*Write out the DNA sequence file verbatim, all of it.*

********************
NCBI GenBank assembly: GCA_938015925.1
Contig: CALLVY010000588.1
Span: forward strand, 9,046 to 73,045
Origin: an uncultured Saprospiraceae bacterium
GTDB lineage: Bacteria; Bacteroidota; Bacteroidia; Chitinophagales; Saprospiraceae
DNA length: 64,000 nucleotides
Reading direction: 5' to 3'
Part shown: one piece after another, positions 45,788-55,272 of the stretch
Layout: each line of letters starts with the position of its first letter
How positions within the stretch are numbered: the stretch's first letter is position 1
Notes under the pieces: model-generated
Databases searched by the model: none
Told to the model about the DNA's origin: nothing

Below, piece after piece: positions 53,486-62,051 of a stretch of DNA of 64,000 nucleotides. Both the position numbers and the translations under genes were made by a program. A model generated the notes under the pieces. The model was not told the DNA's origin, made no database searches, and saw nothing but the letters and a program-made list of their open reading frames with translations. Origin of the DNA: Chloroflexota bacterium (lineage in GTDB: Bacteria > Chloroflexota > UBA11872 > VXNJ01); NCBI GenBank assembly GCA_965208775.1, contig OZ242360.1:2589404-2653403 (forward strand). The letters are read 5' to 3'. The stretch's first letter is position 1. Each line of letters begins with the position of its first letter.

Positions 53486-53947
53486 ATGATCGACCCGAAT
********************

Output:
NCBI GenBank assembly: GCA_938015925.1
Contig: CALLVY010000588.1
Span: forward strand, 9,046 to 73,045
Origin: an uncultured Saprospiraceae bacterium
GTDB lineage: Bacteria; Bacteroidota; Bacteroidia; Chitinophagales; Saprospiraceae
DNA length: 64,000 nucleotides
Reading direction: 5' to 3'
Part shown: one piece after another, positions 45,788-55,272 of the stretch
Layout: each line of letters starts with the position of its first letter
How positions within the stretch are numbered: the stretch's first letter is position 1
Notes under the pieces: model-generated
Databases searched by the model: none
Told to the model about the DNA's origin: nothing

Below, piece after piece: positions 53,486-62,051 of a stretch of DNA of 64,000 nucleotides. Both the position numbers and the translations under genes were made by a program. A model generated the notes under the pieces. The model was not told the DNA's origin, made no database searches, and saw nothing but the letters and a program-made list of their open reading frames with translations. Origin of the DNA: Chloroflexota bacterium (lineage in GTDB: Bacteria > Chloroflexota > UBA11872 > VXNJ01); NCBI GenBank assembly GCA_965208775.1, contig OZ242360.1:2589404-2653403 (forward strand). The letters are read 5' to 3'. The stretch's first letter is position 1. Each line of letters begins with the position of its first letter.

Positions 53486-53947
53486 ATGATCGACCCGAAT